Hanging The Masterpiece In Oils
If the amount of publicity it received is any criterion, the outstanding event of August was Castrol’s Great Motoring Extravaganza, celebrating 75 years of this famous lubricating-oil. Having framed their masterpiece (see Motor Sport April issue, pp. 336-338) Castrol Limited then hung it up, in the better sense of that term, with a unique display of ancient and modern motoring achievements at Olympia, an exhibition which may well start a fashion in “historic” motor shows.
Rival oil-refiners may well have thought “Hang the Masterpiece” as they contemplated the column inches of editorial space and the numerous pictures which Castrol achieved by this ingenious anniversary celebration, especially as, by charging admission to Olympia, they must have recovered at least some of the cost of staging it!
Going to Olympia, so homely compared with Earls Court, for the Extravaganza, took us back to the days of our callow youth, when we wandered excitedly about the Motor Show aisles, stuffing costly catalogues into our Trojan carrier-bag. Maybe it is advancing age that has taken some of the gilt off such shows, where the cars now tend to be swamped by near-nude girls, bands, lion-cubs and all the gimmicks of 1970s publicity, so that we do not really care whether the next one moves from London to Birmingham, or does not happen at all. Even the nostalgic exhibits at the Castrol exhibition seemed a bit out-of place and forlorn, mute on the stands, the great record-breakers looking like monsters from another age and somehow less alluring than when they used to appear at Schoolboy’s Exhibitions and Christmas Bazaars soon after their great exploits on road and beach and track. Perhaps it is that in recent times we have seen them rather too often?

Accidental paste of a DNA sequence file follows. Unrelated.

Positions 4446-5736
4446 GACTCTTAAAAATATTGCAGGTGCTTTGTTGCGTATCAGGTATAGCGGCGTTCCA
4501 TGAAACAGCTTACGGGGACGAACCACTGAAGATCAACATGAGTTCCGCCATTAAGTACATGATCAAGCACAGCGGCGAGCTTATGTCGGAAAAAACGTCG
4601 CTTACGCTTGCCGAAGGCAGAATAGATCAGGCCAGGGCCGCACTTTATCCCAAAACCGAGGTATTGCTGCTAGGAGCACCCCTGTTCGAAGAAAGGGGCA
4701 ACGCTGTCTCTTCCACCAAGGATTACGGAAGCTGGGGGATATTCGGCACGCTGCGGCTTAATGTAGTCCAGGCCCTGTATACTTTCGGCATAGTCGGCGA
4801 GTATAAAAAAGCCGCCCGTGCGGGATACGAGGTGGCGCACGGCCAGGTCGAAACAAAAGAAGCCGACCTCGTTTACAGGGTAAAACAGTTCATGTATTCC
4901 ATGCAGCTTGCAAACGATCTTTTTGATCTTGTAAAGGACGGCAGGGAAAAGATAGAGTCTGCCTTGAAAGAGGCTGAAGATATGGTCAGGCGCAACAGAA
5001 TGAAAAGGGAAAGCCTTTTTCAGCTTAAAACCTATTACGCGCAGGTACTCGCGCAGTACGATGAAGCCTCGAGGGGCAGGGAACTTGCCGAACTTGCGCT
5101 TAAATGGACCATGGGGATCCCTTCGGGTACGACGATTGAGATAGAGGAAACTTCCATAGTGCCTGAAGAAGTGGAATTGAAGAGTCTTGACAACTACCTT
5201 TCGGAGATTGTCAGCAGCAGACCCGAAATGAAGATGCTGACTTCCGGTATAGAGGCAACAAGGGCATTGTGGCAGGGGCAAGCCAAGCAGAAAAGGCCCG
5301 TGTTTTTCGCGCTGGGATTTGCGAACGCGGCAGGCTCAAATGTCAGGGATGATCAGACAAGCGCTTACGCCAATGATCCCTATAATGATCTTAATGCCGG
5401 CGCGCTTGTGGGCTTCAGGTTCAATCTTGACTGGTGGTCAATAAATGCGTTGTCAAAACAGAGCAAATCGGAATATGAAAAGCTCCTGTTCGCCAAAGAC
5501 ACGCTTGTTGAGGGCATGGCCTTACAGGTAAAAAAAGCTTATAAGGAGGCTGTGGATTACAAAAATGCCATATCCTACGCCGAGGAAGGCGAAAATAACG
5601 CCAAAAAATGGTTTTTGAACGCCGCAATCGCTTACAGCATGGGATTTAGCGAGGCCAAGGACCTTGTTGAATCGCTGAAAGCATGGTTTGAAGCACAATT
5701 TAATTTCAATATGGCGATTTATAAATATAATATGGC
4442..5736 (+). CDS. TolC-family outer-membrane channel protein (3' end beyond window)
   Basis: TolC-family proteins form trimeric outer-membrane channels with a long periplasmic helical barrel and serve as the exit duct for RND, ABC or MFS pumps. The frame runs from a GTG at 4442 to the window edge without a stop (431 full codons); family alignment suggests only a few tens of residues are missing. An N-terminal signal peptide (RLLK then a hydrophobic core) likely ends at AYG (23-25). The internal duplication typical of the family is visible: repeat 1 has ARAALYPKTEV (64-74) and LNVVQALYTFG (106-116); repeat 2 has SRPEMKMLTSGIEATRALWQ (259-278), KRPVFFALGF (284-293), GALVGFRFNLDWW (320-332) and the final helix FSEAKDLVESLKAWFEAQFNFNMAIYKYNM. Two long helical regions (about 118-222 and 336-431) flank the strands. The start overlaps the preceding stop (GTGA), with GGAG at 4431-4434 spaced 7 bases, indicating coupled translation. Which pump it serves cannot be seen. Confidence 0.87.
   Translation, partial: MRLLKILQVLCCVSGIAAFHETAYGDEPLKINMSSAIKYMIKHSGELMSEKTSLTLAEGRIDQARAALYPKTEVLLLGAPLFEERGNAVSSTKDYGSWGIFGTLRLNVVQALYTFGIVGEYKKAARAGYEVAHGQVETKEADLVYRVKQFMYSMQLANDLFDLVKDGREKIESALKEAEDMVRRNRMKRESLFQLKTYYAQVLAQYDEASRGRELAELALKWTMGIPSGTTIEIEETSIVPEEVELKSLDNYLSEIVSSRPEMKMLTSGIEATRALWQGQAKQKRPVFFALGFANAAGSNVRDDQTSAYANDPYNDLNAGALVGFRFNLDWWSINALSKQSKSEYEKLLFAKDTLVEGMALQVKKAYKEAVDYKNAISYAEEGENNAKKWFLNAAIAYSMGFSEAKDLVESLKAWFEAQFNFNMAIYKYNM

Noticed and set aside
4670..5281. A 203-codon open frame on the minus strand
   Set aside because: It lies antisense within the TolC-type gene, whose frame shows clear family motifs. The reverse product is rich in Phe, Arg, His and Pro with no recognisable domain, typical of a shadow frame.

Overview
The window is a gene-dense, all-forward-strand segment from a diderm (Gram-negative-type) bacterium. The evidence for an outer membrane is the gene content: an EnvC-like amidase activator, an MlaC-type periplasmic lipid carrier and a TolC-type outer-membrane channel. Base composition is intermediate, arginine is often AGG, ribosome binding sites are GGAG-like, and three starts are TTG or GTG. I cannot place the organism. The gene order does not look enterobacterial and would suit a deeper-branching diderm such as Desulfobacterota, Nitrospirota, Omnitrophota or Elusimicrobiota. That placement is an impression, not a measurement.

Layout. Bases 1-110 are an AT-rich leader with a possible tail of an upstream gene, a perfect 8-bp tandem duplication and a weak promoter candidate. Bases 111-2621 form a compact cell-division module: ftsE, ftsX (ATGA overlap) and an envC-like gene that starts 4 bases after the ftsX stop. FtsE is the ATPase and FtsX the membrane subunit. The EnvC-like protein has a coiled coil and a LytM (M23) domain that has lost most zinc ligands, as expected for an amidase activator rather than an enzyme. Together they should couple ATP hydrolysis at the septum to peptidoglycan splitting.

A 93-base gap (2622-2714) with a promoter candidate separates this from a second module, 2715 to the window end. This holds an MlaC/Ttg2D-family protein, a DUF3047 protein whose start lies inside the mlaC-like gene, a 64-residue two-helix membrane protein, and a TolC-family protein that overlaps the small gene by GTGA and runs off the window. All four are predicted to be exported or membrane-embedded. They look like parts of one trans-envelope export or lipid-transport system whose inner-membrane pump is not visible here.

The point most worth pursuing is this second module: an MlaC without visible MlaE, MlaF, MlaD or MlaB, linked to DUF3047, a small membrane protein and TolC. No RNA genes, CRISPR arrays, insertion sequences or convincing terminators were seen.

During our pre-view inspection, to the sound of a racing engine on full-song, emanating no doubt from the Cinema, until it cut out pre-emptorially as some electrician wrestled with the showlighting from hundreds of Atlas bulbs, the first person we met was Leo Villa, searching for “his” record-breaking Sunbeam. The Brooklands scene, with a Paddock backdrop, featured Amilcar Six, Morgan 3-wheeler, Type 51 Bugatti, the V12 Delage and a “Brooklands” Riley 9, all appropriate but none specially built for the Track (the Barnato-Hassan was a “non-starter”). The Napier-Railton was away in the Achievements Section along with the 200 m.p.h. Sunbeam and the “Golden Arrow”, but Noel Pope’s lap-record Brough Superior sidecar outfit was about to be moved into the arena, and we were amused to see that Lord Montagu’s 1922 Maxwell charabanc had acquired a fictitious “Brooklands Motor Coaches” label for the occasion. “Babs” had a fine place all to herself, but would not have run on the (simulated) sand on those treaded tyres, although the reversed steering wheel is as fitted by Parry Thomas.